According to a preferred version of the invention, the hierarchized communication protocol authorizes exchanges of information between one at least of said stations of Master type and items of equipment outside the dwelling, via a communication medium, it being possible for these exchanges to be performed according to an external communication protocol which is unlike the hierarchized communication protocol.
This characteristic enables a home installation to communicate with the outside by employing a protocol for external communication between several dwelling units and between a dwelling and an arbitrary communications network; this type of communication necessarily travels via a station of Master type, thus overseeing the flow of information and effectively redistributing the information intended for each family of equipment.
According to an advantageous embodiment of the invention, the information is transmitted within the context of the hierarchized communication protocol, in the form of a frame containing a set of fields each constituted by a coded sequence comprising a predetermined number of bits, one of the said fields being an identification field including the following information:
address of the dwelling
address of the station aimed at within the dwelling, and
type of the station.
The identification field proposed by the invention permits a wide variety of modes of selecting stations of relevance to given information. In particular, through known masking techniques, it is possible to direct an item of control information towards a group of Slave stations very simply.
According to another aspect of the invention, the system for communicating information and commands within a dwelling, employing the method according to the invention, comprises:
within a first group of equipment, communication stations of Master type configured to generate and emit information and commands on the electrical distribution circuit,
within a second group of equipment, communication stations of Master-Slave type configured to receive and execute commands originating from the stations of Master type and to generate and emit on the electrical distribution circuit commands intended for:
a third group of equipment including communication stations of Slave type dedicated to the reception and execution of commands arising from stations of Master-Slave type, and to the emission of information on their condition.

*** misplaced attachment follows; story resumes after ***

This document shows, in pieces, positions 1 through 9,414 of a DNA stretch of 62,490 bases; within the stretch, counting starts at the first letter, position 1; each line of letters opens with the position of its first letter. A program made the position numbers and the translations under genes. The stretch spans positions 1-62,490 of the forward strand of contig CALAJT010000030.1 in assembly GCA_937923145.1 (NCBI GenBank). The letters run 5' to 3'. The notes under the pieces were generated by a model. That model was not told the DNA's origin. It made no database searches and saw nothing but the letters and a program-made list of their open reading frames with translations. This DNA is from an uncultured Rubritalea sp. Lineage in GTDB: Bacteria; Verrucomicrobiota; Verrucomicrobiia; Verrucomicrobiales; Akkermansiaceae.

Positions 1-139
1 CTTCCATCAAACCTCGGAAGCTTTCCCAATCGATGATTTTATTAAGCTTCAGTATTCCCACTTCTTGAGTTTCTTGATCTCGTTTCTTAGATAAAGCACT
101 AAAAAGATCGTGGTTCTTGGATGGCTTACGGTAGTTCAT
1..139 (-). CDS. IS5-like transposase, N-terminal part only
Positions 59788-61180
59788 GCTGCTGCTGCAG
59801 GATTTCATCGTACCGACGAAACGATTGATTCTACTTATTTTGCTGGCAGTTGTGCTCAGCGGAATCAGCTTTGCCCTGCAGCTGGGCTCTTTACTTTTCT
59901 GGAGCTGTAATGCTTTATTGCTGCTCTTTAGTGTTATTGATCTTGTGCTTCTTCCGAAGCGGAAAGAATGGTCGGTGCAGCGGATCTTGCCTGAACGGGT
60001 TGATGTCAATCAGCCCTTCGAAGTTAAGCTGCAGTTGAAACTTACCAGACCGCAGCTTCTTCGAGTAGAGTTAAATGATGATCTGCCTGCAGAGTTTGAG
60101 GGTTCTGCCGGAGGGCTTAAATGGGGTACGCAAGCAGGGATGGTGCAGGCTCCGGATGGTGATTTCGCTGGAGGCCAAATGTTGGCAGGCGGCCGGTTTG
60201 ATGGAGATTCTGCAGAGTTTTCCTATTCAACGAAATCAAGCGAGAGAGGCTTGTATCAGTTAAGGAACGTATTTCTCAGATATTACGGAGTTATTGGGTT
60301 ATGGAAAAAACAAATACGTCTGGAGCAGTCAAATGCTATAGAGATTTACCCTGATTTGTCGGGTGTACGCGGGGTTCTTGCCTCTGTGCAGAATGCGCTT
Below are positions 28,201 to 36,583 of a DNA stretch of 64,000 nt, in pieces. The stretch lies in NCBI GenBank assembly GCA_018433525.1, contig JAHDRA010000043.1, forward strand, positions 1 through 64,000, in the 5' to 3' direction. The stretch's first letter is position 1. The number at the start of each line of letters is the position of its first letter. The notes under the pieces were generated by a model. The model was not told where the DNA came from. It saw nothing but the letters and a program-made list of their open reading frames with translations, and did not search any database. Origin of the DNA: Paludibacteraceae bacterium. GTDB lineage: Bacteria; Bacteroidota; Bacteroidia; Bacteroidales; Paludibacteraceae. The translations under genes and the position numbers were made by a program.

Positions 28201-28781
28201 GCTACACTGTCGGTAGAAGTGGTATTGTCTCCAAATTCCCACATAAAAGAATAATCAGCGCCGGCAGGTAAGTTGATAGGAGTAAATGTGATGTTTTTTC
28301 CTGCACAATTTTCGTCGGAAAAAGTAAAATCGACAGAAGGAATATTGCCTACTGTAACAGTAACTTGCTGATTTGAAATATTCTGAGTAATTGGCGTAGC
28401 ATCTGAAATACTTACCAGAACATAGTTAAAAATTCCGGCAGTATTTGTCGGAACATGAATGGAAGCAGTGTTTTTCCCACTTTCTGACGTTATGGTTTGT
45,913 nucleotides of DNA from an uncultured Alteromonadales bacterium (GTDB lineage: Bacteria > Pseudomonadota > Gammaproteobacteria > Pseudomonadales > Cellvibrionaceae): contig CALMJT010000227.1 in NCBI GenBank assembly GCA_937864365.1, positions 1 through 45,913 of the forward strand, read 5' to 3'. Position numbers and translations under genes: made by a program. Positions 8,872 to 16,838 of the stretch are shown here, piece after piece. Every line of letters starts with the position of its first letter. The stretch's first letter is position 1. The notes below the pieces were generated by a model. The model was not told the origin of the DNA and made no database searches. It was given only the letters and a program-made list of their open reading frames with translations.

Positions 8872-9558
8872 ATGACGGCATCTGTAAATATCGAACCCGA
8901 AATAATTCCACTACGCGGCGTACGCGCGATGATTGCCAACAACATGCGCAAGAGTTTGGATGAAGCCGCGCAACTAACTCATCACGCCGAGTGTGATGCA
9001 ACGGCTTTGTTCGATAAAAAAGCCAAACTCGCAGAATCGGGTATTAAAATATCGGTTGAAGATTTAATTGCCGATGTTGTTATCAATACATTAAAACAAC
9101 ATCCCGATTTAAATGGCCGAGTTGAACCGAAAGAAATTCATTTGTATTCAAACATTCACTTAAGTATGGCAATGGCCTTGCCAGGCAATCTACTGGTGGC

Other features and advantages of the invention will emerge further in the description hereafter. In the attached drawings given by way of non-limiting examples:
FIG. 1 is a simplified diagram of a communication system according to the invention,
FIG. 2 is a block diagram illustrating the hierarchial structure of the communication method according to the invention,
FIG. 3 is a view illustrating examples of equipment which can be controlled by a communication system according to the invention,
FIG. 4 illustrates the structure of a frame generated with the method according to the invention,
FIG. 5 is a flowchart of a listening sequence employed in the method according to the invention,
FIG. 6 is a flowchart of an elementary emission sequence employed in the method according to the invention.
A preferred embodiment of the communication system according to the invention will now be described at the same time as the method employed in this system, with reference to FIGS. 1 to 6.
A home communication system 1 according to the invention is illustrated by the block diagram of FIG. 1 in terms of functional modules.
A Master station M, Master-Slave stations ME1 and ME2 and Slave stations E1, E2 are all connected to the mains 5 of a dwelling, this mains 5 comprising two lines constituting a single-phase (phase-neutral) or three-phase (phase-phase) installation.
The Master station M comprises a protocol monitoring module CP, a microprocessor module MP, a line control circuit DL and a power control circuit DP, as well as a modulator-demodulator circuit MO permitting the communication of the information between the Master station M and a telephone network R and connected to a telephone TE.
The Master station M is connected to a control member OC via the microprocessor MP. The control member OC can represent any kind of domestic device, an airconditioning system or even a remote alarm system for example.
The circuits for line control DL and for power control DP are connected directly up to the mains S, the first according to a bidirectional mode and the second in monodirectional mode permitting energy to be tapped from the mains S.
The line control circuit DL is dedicated to the transmission of information to the mains S whereas the power control circuit DP is dedicated to the monitoring of the energy tapped from the mains S and to the supplying of the Master station M.
Each line control circuit DL is equipped with rejection and resonance filters which effect a perfect isolation between groups of equipment. The resonance circuits promote the recovery of information within each group. They are produced in accordance with transmission techniques well known in particular in the railway sector.
Furthermore, rejection and resonance filters FR are placed at appropriate points of the electrical distribution circuit S so as to effect an isolation between groups of equipment F, F', with reference to FIG. 3, and to permit in particular the coexistence of several modes of transmission on the network, for example modulations of type ASK or FSK.
By way of example, for a single-phase distribution circuit, filters can be placed either between the phase and the neutral, or between the two phases.
The Master-Slave station ME1 also comprises a protocol monitoring module CP, a microprocessor or microcontroller module μP, circuits for power control DP and for line control DL which are each connected on the one hand to the mains S and on the other hand, respectively to the microprocessor module μP and to the protocol monitoring module CP which can be furnished with an oscillator OS.